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Your shoulder is made up of three bones: Your upper arm bone (humerus), your shoulder blade (scapula), and your collarbone (clavicle).

Your arm is kept in your shoulder socket by your rotator cuff. These muscles and tendons form a covering around the head of your upper arm bone and attach it to your shoulder blade. 

In frozen shoulder, the shoulder capsule thickens and becomes tight. Stiff bands of the tissue called adhesions develop. 


The hallmark sign of this condition is being unable to move your shoulder- either on your own or with the help of someone else. It develops in 3 stages:

Freezing– You slowly develop more and more pain. As the pain worsens, your shoulder loses range of motion. Freezing can last 6 weeks to 9 months

Frozen– Painful symptoms may improve during this stage, but stiffness remains. During 4-6 months, daily activities may be very painful

Thawing– Shoulder motion slowly improves during this stage. Complete return to normal strength and motion can take 6 months- 2 years


The causes of frozen shoulder are not fully understood. There is no clear connection to arm dominance or occupation. A few factors may put you more at risk of developing frozen shoulder-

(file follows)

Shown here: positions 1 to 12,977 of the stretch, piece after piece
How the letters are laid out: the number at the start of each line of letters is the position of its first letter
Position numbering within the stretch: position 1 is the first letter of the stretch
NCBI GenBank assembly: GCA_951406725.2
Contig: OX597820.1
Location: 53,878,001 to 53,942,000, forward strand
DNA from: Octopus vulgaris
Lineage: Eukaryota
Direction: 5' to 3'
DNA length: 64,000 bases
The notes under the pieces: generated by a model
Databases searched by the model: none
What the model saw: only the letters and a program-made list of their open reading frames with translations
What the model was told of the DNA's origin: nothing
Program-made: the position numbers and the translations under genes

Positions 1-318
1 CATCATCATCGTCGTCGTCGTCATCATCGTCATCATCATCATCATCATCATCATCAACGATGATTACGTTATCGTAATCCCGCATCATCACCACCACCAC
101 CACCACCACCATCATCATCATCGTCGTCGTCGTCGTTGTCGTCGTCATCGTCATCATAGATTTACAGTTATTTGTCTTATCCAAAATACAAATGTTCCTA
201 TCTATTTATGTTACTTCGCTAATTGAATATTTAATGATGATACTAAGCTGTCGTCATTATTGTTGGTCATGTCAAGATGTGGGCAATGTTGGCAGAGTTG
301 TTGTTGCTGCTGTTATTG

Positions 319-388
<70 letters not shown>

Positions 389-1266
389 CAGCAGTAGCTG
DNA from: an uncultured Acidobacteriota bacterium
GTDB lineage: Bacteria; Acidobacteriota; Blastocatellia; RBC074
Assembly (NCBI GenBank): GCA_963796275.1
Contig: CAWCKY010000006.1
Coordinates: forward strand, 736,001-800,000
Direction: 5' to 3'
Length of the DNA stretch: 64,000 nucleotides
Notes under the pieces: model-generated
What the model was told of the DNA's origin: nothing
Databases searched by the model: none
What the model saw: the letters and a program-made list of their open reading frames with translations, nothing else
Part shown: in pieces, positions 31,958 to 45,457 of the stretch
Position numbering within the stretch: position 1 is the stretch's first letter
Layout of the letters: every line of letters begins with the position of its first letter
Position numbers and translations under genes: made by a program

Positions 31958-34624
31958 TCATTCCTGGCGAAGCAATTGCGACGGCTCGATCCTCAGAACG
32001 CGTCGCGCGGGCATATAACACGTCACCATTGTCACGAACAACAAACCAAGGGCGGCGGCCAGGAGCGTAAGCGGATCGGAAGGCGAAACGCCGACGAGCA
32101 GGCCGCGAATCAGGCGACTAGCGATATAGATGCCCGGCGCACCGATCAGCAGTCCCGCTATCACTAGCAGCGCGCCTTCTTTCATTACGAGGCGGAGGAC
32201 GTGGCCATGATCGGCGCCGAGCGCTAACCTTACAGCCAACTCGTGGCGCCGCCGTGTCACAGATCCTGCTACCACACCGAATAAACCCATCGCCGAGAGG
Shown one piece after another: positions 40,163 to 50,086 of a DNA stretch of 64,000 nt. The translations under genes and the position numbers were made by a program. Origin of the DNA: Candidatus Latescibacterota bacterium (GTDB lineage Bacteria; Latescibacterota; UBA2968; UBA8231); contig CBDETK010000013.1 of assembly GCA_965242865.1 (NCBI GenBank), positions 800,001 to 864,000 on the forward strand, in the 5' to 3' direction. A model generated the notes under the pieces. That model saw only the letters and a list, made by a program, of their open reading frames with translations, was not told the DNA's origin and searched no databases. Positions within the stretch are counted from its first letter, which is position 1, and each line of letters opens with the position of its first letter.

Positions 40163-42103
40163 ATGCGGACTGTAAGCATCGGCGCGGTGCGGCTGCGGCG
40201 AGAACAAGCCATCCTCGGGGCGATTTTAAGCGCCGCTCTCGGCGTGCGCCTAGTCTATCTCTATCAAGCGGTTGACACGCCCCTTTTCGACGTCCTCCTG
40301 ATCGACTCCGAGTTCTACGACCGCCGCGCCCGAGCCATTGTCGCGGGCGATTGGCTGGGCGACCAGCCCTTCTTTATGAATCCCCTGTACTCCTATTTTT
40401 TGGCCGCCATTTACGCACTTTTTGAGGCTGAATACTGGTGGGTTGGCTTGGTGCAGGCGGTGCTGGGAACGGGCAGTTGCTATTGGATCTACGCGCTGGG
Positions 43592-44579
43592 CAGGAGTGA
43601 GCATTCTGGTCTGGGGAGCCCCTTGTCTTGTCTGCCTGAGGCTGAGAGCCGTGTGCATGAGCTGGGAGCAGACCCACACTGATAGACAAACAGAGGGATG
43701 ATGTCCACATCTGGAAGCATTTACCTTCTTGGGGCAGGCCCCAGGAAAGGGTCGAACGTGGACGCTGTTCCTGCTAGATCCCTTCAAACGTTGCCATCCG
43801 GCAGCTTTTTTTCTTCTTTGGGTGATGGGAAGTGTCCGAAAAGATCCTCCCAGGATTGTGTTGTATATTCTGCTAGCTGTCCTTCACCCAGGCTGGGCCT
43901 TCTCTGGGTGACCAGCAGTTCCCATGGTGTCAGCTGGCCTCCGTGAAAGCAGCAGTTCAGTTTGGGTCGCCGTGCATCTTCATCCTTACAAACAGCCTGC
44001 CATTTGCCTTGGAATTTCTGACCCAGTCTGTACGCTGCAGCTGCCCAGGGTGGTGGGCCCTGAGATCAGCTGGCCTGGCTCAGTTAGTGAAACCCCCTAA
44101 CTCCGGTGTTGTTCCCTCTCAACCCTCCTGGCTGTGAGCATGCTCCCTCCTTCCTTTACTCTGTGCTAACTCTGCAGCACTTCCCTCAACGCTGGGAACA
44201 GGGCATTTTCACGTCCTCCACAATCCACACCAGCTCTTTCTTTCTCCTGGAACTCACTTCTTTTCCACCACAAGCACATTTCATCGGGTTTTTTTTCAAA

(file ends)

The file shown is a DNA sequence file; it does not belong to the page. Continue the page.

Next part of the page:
Diabetes- Frozen shoulder occurs more often in people with diabetes, affecting 10-20% of these individuals, for unknown reasons

Other diseases- Additional medical problems associated with frozen shoulder include thyroid disease, Parkinson disease and cardiac disease. 

Immobilization- frozen shoulder can develop after a shoulder has been immobilized for a period of time due to surgery, a fracture or other injuries. Having patients move the shoulder after injury/shoulder can help prevent frozen shoulder. 


  • Pain from frozen shoulder is usually dull and achy. It is typically worse early in the course of the disease and when you move your arm. The pain is usually located over the outer shoulder area and sometimes in the upper arm


Non-steroidal anti-inflammatory medicines. Drugs like ibuprofen and naproxen reduce pain and swelling. 

Steroid injection. Cortisone is a powerful anti-inflammatory medicine injected directly into the shoulder joint, sometimes with the help of ultrasound. 

Physical therapy. Specific exercises will help restore motion. These may be under the supervision of a physical therapist or home exercise program. Therapy includes stretching and range of motion exercises for the shoulder. Sometimes heat is used to loosen up the shoulder before the stretching exercises.  


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